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GALEO Commends Fulton County Commissioners for urging Sheriff to decline ICE hold requests

GALEO Commends Fulton County Commissioners for urging Sheriff to decline ICE hold requests

 

PRESS Statement: FOR IMMEDIATE RELEASE.

 

Media Contact: Jerry González, GALEO Executive Director Tel.: (404) 745-2580 / Email: Jerry@galeo.org

 

September 3, 2014 (ATLANTA, GA)- Fulton County Commission scheduled a vote today on a Resolution urging the Fulton County Sheriff to “implement a policy to decline detainer requests from the U.S. Department of Homeland Security Immigration and Customs Enforcement.”

 

Jerry Gonzalez, Executive Director of GALEO, testified today before the Fulton County Commission urging them to adopt the proposed resolution which was co-sponsored by four County Commissioners and led by Commissioner Joan Gardner. The Fulton County Commission had heard from community members of SONG, GLAHR and 9 to 5, in previous weeks of public comment period educating the commissioners on the issue and why the immigration holds were bad public policy and bad for our communities.

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GA CIVIL RIGHTS COMMITTEE RELEASES REPORT ON IMMIGRATION REFORM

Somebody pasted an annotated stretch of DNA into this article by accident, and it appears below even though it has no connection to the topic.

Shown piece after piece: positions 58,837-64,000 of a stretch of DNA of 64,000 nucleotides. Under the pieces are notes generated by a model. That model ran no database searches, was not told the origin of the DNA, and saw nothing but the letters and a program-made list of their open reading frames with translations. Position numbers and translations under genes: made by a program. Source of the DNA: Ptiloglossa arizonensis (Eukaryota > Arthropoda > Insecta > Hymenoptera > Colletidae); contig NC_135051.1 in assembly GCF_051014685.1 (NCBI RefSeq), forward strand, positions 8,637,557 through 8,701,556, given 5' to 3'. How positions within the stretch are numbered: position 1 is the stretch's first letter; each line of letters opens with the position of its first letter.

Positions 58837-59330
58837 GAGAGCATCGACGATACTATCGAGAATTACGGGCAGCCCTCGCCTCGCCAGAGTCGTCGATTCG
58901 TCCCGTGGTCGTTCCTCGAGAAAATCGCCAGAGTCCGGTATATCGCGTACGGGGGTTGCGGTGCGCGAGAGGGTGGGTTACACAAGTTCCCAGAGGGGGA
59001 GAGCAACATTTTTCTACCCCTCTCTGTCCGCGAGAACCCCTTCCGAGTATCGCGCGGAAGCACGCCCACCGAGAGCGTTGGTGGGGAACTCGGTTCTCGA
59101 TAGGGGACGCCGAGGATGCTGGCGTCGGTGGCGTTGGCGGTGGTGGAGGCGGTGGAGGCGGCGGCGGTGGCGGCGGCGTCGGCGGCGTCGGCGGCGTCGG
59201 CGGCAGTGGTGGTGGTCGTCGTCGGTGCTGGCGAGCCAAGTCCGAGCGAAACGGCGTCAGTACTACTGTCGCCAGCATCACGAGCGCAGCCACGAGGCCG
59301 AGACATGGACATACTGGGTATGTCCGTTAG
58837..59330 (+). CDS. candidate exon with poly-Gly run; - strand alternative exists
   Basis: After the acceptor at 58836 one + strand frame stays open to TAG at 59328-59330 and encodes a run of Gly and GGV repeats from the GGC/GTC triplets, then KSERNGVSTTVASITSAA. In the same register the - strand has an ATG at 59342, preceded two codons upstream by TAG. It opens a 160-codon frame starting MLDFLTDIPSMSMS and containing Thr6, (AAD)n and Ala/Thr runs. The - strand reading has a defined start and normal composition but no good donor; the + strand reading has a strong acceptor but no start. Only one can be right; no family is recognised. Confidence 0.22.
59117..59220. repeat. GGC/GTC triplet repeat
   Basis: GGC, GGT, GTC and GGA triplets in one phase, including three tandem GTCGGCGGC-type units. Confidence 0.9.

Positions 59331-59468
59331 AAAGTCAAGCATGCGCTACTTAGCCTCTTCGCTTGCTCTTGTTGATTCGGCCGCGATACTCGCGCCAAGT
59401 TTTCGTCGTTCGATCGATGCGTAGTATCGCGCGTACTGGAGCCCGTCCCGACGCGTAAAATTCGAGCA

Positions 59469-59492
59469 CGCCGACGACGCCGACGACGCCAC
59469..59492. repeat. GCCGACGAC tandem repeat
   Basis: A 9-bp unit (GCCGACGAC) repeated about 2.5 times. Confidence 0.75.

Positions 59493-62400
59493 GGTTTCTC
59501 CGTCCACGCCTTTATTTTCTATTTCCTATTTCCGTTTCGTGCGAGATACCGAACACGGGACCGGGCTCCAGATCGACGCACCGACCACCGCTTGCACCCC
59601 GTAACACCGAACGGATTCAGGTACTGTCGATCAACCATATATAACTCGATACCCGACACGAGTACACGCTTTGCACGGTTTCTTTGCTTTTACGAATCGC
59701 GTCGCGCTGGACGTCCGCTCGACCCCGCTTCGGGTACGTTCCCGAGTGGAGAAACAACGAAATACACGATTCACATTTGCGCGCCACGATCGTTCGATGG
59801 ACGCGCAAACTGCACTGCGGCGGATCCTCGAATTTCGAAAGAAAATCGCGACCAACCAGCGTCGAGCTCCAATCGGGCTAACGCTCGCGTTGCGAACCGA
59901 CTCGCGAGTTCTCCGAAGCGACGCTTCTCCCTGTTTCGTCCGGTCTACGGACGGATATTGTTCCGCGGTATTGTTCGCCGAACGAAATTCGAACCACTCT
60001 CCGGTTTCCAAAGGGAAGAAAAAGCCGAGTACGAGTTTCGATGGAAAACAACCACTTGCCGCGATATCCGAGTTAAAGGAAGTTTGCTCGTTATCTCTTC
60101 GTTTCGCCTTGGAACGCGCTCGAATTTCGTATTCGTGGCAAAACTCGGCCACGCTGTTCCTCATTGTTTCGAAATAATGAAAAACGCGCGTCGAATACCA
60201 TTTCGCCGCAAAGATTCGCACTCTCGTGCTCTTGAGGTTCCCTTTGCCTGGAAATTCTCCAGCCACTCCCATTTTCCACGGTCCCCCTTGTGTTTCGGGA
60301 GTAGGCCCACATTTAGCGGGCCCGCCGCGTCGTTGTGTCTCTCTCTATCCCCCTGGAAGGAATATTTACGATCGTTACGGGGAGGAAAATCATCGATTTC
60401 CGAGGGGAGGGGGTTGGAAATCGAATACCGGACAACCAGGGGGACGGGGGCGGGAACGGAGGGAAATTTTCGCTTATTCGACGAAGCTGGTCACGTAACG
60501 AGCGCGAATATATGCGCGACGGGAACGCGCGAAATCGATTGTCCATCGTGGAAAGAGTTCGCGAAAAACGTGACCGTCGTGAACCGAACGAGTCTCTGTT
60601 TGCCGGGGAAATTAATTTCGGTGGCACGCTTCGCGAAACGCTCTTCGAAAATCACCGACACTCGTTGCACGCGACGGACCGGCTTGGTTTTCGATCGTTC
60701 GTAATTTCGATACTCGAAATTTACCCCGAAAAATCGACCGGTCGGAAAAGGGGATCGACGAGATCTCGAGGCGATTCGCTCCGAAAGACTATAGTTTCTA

GA CIVIL RIGHTS COMMITTEE RELEASES REPORT  ON IMMIGRATION REFORM

 

PRESS RELEASE: FOR IMMEDIATE RELEASE.

 

Sent on behalf of the U. S. Commission on Civil Rights, State Advisory Committee in Georgia

 

Media Contact: Jerry González, GALEO Executive Director and Chairman of the State Advisory Committee in Georgia: Tel.: (404) 745-2580 / Email: Jerry@galeo.org

 

September 3, 2014 (ATLANTA, GA) – The Georgia Advisory Committee to the United States Commission on Civil Rights released today a report on immigration reform. In its report to the Commission, the Georgia Advisory Committee urged the Congress and the President to act without further delay to permanently reform the nation’s broken immigration system.